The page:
A wave of explosions have rocked mainly Shia neighbourhoods in the Iraqi capital, Baghdad, killing at least 23 people and wounding dozens, officials have said.
The attacks occured shortly after sunset on Monday, targeting crowded commercial areas near Shia mosques, as the country struggles with its worst violence in six years.
The deadliest attack took place in the eastern Ur neighborhood in north Baghdad where a car bombing killed at least 10 people and wounded 23 others, police said.
The Associated Press news agency reported that another car exploded in the central Karrada area, killing at least eight people and wounding 25 others, police added. One civilian was killed and seven were wounded in another explosion in the southwestern Amil neighborhood.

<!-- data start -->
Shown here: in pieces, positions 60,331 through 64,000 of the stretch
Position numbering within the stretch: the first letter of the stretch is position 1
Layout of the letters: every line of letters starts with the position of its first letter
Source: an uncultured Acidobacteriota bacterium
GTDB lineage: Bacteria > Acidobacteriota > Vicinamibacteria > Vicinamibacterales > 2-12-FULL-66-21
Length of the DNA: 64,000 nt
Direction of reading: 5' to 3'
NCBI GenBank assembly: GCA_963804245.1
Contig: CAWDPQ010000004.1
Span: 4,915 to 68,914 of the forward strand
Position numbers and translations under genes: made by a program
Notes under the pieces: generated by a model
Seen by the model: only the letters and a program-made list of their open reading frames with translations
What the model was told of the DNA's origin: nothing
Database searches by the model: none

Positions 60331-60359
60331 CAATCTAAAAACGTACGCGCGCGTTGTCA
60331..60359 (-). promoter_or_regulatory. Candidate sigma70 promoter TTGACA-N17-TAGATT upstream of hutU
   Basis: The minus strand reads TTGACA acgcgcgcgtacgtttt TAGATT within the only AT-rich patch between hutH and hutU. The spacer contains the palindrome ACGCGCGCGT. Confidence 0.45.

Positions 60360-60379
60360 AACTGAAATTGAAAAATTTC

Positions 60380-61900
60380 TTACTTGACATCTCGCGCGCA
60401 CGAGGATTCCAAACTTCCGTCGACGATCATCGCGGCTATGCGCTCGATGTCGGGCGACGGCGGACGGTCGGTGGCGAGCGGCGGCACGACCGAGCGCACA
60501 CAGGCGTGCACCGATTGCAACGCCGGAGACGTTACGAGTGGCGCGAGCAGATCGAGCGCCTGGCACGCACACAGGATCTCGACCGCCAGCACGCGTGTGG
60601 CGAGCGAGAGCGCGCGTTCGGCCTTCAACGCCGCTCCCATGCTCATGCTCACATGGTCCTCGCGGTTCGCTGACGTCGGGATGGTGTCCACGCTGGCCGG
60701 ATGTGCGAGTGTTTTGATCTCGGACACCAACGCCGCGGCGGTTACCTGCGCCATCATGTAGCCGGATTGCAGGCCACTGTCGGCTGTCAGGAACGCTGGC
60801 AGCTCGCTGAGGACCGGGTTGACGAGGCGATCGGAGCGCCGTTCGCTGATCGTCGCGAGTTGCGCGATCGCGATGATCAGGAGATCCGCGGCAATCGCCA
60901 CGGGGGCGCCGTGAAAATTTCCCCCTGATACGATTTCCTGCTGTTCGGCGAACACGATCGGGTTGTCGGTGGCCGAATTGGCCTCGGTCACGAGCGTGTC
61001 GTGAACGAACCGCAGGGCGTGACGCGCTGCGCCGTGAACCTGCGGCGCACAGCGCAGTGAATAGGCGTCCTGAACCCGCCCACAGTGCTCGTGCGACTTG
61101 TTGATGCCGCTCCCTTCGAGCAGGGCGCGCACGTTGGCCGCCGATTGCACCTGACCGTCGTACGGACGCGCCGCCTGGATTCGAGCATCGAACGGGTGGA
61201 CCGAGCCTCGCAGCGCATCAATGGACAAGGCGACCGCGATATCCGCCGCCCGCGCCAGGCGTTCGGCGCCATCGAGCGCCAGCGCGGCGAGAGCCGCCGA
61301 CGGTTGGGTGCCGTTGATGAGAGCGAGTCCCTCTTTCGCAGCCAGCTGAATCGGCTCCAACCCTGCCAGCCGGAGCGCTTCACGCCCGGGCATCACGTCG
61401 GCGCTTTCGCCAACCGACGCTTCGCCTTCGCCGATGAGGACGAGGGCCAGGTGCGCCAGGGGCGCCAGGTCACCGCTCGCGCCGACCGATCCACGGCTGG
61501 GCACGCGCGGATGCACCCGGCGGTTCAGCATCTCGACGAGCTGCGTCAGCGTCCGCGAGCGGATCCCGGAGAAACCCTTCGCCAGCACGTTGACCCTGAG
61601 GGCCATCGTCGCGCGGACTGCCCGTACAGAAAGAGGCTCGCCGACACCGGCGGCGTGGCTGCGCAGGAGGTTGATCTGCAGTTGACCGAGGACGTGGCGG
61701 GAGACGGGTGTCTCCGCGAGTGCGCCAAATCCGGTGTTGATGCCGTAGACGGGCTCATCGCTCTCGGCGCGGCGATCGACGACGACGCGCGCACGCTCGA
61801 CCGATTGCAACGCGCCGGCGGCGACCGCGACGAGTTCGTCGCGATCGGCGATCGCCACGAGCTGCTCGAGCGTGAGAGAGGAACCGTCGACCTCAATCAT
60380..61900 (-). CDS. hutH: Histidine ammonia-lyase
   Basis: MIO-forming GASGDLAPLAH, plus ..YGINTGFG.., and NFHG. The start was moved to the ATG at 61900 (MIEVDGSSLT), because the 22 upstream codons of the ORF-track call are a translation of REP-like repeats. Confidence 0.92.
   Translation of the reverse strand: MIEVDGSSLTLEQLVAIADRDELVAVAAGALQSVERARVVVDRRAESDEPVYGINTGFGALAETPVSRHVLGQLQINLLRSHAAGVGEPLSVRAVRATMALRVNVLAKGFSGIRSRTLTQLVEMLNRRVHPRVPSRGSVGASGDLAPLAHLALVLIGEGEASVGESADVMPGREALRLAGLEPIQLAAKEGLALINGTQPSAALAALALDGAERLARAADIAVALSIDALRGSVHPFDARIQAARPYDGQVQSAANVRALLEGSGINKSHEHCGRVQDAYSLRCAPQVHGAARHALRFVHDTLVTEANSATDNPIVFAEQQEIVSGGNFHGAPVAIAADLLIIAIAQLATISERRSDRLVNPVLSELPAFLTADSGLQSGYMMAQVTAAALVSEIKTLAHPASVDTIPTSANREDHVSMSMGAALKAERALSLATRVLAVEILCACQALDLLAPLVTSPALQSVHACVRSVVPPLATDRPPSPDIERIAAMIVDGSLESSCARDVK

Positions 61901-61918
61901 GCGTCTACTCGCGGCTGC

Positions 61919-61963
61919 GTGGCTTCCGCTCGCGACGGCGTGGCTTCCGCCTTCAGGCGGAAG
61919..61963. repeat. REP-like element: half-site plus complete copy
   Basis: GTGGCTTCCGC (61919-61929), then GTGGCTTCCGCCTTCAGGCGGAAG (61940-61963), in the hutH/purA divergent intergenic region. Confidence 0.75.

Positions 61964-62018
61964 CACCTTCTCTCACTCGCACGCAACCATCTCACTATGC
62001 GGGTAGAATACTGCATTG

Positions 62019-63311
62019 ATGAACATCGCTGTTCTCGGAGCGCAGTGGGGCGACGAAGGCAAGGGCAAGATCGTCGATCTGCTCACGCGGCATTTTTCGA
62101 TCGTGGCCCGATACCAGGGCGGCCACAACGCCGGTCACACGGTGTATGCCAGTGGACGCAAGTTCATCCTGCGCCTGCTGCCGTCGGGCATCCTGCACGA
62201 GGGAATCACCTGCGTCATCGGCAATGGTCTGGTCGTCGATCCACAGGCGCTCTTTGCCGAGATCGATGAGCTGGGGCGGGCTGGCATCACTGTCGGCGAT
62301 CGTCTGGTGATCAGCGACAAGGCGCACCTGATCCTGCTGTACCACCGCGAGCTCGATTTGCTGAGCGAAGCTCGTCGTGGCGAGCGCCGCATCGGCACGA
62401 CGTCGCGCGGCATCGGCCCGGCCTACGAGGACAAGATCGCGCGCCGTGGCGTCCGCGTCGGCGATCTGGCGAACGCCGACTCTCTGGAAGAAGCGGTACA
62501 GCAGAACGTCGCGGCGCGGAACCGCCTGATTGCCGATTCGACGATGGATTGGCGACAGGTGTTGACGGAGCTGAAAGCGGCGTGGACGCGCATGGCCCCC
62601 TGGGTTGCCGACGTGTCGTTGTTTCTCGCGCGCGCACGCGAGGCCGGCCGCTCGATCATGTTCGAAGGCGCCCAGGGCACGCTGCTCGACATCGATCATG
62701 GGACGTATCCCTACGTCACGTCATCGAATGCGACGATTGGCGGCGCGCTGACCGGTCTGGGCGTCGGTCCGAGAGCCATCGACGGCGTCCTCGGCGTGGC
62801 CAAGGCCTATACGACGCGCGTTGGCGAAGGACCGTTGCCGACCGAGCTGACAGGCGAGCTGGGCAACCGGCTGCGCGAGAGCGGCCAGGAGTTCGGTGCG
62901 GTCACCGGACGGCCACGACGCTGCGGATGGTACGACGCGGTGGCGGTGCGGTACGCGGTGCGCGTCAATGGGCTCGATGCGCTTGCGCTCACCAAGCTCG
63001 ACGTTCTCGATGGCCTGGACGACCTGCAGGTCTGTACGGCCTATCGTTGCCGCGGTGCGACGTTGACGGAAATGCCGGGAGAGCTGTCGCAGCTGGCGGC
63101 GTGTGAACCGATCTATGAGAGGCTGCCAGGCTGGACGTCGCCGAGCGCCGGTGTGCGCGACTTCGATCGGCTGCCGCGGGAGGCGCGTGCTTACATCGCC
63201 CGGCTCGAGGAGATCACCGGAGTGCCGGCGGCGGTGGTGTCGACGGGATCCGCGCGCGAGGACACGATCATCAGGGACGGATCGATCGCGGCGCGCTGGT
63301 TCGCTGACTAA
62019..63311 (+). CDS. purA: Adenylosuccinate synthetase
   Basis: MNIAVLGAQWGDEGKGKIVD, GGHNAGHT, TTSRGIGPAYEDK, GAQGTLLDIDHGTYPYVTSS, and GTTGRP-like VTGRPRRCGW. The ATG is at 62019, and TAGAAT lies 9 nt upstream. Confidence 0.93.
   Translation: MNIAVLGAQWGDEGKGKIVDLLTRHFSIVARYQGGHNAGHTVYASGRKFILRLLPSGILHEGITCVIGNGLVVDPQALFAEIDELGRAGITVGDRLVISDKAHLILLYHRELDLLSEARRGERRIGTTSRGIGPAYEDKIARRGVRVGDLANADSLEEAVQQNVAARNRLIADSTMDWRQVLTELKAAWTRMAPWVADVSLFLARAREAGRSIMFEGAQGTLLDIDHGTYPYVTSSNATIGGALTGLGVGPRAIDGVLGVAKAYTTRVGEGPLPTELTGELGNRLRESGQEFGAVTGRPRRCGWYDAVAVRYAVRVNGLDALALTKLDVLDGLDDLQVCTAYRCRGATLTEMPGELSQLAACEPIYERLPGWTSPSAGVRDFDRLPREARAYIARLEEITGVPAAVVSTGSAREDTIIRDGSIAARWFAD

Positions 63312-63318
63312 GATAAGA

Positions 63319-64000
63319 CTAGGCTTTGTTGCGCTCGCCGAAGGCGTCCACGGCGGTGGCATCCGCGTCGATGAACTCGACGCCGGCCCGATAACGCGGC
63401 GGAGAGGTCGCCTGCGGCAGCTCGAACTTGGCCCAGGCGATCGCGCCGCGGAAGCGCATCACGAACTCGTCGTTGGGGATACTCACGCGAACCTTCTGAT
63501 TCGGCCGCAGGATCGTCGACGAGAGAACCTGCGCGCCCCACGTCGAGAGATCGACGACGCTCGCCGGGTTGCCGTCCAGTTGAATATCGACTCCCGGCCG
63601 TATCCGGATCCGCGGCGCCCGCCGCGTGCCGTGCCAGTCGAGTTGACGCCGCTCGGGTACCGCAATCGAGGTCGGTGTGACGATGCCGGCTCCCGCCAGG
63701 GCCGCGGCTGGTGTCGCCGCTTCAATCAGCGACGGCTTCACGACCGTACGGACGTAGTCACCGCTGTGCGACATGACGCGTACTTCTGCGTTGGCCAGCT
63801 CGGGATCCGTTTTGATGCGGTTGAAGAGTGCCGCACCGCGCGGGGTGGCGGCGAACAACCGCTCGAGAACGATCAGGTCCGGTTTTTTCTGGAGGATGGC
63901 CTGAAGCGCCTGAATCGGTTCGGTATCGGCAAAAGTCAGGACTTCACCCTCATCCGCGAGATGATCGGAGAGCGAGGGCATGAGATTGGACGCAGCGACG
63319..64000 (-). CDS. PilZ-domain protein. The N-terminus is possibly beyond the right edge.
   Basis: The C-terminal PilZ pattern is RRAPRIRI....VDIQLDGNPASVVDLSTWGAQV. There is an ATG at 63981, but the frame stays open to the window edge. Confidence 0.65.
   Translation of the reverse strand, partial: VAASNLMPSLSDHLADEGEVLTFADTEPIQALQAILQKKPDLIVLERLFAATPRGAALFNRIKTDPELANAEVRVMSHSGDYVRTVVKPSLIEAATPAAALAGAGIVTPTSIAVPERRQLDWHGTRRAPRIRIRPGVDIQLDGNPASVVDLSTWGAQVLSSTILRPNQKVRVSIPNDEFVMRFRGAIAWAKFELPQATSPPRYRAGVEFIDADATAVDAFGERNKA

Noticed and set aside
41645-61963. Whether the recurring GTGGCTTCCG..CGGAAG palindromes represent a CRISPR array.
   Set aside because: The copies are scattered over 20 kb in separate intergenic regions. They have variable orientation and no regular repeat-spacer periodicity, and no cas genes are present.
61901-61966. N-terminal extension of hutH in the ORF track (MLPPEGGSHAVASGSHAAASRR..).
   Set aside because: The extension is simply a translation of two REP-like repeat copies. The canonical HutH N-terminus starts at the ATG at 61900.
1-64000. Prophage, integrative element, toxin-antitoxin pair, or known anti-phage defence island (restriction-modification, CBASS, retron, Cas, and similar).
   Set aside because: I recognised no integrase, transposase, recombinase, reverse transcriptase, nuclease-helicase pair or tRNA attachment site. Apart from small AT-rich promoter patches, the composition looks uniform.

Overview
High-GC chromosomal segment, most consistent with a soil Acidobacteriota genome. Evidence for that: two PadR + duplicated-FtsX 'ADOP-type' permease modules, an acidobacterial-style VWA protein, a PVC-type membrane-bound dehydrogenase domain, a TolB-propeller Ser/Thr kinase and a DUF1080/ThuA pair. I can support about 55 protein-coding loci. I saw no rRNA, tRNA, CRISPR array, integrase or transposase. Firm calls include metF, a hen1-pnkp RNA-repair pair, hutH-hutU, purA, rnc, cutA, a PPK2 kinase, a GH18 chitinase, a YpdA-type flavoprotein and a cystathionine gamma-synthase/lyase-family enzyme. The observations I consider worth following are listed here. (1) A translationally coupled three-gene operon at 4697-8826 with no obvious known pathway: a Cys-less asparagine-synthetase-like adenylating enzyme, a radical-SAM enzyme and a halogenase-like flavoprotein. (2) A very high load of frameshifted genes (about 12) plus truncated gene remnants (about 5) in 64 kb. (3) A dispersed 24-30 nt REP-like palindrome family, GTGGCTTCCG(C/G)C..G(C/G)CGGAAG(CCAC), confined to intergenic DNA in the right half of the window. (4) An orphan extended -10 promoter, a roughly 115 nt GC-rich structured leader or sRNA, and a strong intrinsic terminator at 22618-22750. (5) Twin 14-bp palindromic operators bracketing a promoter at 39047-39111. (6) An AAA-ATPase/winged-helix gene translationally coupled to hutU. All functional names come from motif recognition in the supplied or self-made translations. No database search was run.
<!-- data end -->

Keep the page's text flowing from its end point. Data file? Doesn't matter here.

In the western Sunni neighborhood of Ghazaliyah, another car bomb ripped through a commercial area, killing four civilians and wounding 11 others, police said.
Two medical officials confirmed the causality figures. All officials spoke on condition of anonymity to AP.
There was no immediate claim of responsibility for the attacks.
Iraq is experiencing a resurgence of violence to levels not seen since the worst of the country's sectarian conflict began to subside in 2007.